Science and Technology

EuPRAXIA: another step towards the first plasma-based particle accelerator

In 2015, an international consortium of 41 laboratories was created with the objective of designing a new European plasma accelerator infrastructure. The project EuPRAXIA would become the world’s first electron accelerator for users based on plasma technology. This project, coordinated by the German Electron Synchrotron (DESY), has received funding from the European Union’s Horizon 2020 research and innovation programme.

The EuPRAXIA consortium culminated its work in 2020 with the submission of a Conceptual Design Report (CDR) to the European Commission. The EuPRAXIA CDR has now been made publicly available with its publication in the European Physical Journal Special Topics.

With more than 600 pages and 250 contributors, the CDR is a lasting milestone for novel plasma accelerators, the fruit of an outstanding collaborative, interdisciplinary and multi-institutional effort, of which the Group of Lasers and Plasmas of the Institute for Plasmas and Nuclear Fusion (GoLP-IPFN) was part.

Técnico, through GoLP-IPFN, developed novel sophisticated and highly computationally efficient numerical algorithms to predict the performance of plasma based accelerators for EuPRAXIA. “By performing high fidelity numerical calculations that mimicked realistic experimental conditions, we were able to demonstrate the feasibility of critical plasma acceleration components within EuPRAXIA, explains Jorge Vieira, Técnico professor at the Department of Physics (DF) and one of the researchers involved in the project. “On the experimental side, Técnico developed advanced targetry for plasma based accelerators and their applications with broad application in EuPRAXIA”, he adds.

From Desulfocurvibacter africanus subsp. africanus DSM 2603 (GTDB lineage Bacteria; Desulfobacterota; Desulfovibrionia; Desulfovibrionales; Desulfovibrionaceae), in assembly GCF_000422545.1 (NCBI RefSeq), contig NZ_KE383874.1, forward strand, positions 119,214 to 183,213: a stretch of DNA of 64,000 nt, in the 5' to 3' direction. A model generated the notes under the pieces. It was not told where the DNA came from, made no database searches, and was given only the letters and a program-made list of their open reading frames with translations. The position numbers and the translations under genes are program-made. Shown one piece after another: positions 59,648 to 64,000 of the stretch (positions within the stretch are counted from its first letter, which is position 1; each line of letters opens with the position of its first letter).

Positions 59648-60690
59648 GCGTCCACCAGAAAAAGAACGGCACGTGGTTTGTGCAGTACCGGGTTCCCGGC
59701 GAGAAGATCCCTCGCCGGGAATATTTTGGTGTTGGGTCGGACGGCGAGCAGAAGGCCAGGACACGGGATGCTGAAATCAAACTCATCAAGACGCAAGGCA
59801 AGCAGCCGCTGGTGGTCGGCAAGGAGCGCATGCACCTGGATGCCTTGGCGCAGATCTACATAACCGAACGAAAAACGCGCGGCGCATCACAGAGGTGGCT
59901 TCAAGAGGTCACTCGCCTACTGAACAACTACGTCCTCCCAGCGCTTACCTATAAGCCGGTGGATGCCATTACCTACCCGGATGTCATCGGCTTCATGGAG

According to professor Jorge Vieira “this work has set the stage for a sustained involvement in major pan-European developments devoted to advanced plasma accelerators, and to expand the scope of the scientific contributions at IST from pure theory and simulations to applied experimental developments”.

Revolutionary ultra-compact accelerators

The report contains a detailed description of the EuPRAXIA Infrastructure, the laser systems, RF accelerators, and plasma injectors for both a laser-driven and a beam-driven plasma accelerator, as well as the magnets, beam transport and diagnostic systems needed to drive a Free Electron Laser.

The report also contains a thorough analysis of the opportunities of EuPRAXIA for innovation, and the preliminary models for project implementation, cost and schedule that would allow operation of the full EuPRAXIA facility within 8 – 10 years.

More compact and efficient, the plasma-based technologies have the potential to bring a new paradigm for particle accelerators, multiplying applications in medicine, biology, materials science and industry.

The EuPRAXIA project offers a significant reduction in size and possible savings in cost over current state-of-the-art radiofrequency-based accelerators. The plans of EuPRAXIA include the setup of Europe’s most Southern free-electron laser in the Metropolitan area of Rome. “This will support European science and innovation in new areas and will provide much needed opportunities for the next generation of scientists”, says DESY coordinator Ralph Assmann.

The EuPRAXIA consortium has now signed an agreement for the next phase of the project. In parallel EuPRAXIA has applied to the ESFRI roadmap process for European research infrastructures, supported by five European countries at government level with Italy as lead country. The project has been found eligible for the ESFRI roadmap update in 2021 and is presently under ESFRI review for a decision in late Spring or Summer 2021.

Técnico is also involved in ESFRI roadmap with the objective of implementing the concept established by the EuPRAXIA consortium with the construction of the first experimental infrastructure for the applications of plasma accelerators. “In this scope, Técnico’s proposal is to host a theory and simulation centre of excellence for the advancement of science and technology of plasma accelerators,” says Luís Oliveira e Silva, Técnico professor and GoLP researcher.